Knee Jerks Are Dangerous

 | Aug 02, 2013 | 2:00 PM EDT  | Comments
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Stock quotes in this article:

arii

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int

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hlf

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bp

One of the things I have always prided myself as a trader is being able to stay rational when emotions take over for others on a stock, sector or even the market itself.

So many times investors react to a one-time event to drive a stock way down past its intrinsic or fundamental value. A perfect recent case of this is the bull call option spreads I initiated when Herbalife (HLF) got driven down below $30 a share on the announcement that notable money manager Bill Ackman has taken a large short position on the equity. The company had been operating the same way for decades, so his comparison to their multi-level marketing model as a "Ponzi Scheme" simply did not hold water for me.

A bigger example was happened to the stock of BP (BP) after the gulf oil spill in 2010 when investors panicked over the biggest crude spill in North American history. Despite having scores of billions of assets to sell to pay any kind of settlement and being one of the largest U.K. companies, the stock was driven down into the $20s on fears of bankruptcy. Once it became evident that the accident was indeed tragic but not existentially threatening, the shares soon recovered into the low $40s.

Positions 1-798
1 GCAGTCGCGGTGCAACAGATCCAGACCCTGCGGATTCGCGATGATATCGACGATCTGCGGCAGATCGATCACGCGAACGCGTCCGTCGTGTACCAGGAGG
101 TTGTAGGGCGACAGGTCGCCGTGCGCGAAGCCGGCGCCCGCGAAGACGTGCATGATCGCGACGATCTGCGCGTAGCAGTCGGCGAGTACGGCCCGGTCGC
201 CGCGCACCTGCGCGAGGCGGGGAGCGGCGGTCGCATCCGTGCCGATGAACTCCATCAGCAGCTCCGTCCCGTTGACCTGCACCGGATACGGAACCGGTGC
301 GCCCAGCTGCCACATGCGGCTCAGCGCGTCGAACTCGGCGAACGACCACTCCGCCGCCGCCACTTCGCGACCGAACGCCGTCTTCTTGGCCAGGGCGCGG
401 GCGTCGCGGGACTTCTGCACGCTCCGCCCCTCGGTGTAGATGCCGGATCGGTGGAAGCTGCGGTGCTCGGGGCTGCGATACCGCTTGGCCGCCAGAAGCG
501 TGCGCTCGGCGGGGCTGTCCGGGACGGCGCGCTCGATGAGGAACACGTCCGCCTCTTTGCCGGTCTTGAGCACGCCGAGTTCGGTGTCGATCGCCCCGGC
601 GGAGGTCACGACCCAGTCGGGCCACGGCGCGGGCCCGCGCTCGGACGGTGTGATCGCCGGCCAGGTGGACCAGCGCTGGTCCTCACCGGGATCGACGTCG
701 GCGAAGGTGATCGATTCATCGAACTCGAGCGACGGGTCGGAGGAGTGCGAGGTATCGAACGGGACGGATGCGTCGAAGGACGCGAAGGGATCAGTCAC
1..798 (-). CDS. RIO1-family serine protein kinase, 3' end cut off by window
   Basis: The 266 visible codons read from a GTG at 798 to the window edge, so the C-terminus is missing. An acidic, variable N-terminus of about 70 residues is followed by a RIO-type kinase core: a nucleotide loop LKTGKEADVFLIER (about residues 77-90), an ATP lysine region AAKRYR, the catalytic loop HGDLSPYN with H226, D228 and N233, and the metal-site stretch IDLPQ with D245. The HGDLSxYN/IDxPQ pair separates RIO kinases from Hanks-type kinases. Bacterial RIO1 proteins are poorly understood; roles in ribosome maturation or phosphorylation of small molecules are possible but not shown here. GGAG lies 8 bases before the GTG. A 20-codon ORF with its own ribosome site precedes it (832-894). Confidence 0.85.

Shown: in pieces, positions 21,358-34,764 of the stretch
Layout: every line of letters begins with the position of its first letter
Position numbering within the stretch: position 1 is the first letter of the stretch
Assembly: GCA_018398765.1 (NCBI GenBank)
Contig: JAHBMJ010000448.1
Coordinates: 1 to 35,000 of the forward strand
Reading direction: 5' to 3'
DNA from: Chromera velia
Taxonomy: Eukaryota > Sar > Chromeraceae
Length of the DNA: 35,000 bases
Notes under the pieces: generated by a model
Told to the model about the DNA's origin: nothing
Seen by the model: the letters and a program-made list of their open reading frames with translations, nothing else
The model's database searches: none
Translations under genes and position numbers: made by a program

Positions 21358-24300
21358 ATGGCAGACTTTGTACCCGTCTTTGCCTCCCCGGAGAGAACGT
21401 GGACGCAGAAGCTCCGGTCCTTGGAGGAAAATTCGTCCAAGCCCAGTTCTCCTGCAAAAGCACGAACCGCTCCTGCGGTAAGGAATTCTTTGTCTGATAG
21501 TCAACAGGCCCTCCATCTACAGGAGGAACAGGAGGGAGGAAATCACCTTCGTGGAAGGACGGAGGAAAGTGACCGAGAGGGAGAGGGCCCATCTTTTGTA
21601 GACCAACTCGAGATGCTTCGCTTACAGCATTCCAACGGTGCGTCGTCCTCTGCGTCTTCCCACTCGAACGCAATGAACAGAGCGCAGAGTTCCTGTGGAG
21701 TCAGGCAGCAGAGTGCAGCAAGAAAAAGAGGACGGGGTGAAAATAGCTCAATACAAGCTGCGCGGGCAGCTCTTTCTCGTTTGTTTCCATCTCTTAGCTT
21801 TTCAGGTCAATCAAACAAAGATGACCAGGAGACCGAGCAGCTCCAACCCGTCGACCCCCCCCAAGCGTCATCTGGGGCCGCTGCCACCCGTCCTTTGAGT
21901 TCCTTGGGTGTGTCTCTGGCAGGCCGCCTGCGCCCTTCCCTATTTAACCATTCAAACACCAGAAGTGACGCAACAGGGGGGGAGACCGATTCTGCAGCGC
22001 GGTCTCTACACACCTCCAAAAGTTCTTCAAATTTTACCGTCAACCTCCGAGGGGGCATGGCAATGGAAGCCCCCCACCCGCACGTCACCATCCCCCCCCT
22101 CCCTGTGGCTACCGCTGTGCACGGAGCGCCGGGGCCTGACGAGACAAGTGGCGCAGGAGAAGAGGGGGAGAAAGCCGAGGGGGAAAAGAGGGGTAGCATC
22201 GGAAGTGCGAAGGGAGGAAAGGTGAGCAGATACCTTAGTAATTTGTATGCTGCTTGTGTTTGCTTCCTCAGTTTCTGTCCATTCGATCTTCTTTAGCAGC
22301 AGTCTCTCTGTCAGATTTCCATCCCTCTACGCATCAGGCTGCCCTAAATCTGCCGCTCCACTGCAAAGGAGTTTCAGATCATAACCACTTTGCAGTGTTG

Another such tragic event occurred outside of Quebec in July when a train loaded with oil broke of its docked position, rolled seven miles downhill, derailed and exploded. This event obliterated the downtown area of a small Canadian town and caused the death of some 60 people in one of the most horrid railroad accidents in recent memory. It also could mean the bankruptcy of the operator of the train. But this event also unfairly affected two equity positions I own and have added to this since this disaster occurred.

The first knee-jerk reaction of the market was to punish the stocks of tankcar manufacturers. This made no logical sense to me. The tankcars involved in the accident were decades old and met all the latest safety regulations. They were also the property of the rail operator. Long term, this horrible event might even be good for demand as railroads are forced to buy more modern tankcars or retrofit their existing tankcars as new safety regulations are legislated. I picked up more shares of American Railcar Industries (ARII), which I have profiled several times, for under $32 a share. The stock has since shot past $37 a share as rationality crept back into the market on the true impacts to the company's business and a solid earnings report.

An even more unfairly punished position of mine due to this tragic occurrence is World Fuel Services (INT), a large fuel logistics company. They owned the oil in the tankcars, which had been hired to deliver their product. Quebec has issued an order to have the company help pay for the cleanup. Although understandable from an emotional and political perspective, the order has little legal merit. It is akin to holding Amazon.com (AMZN) responsible for an accident committed by a truck owned and operated by UPS (UPS) while making a delivery of an Amazon order. Any significant cost is also liable to be covered by insurance. This has not prevented the market from knocking more than 10% off the company's market capitalization, despite a recent earnings report that beat on the top and the bottom lines. I added more at $35 a share yesterday.

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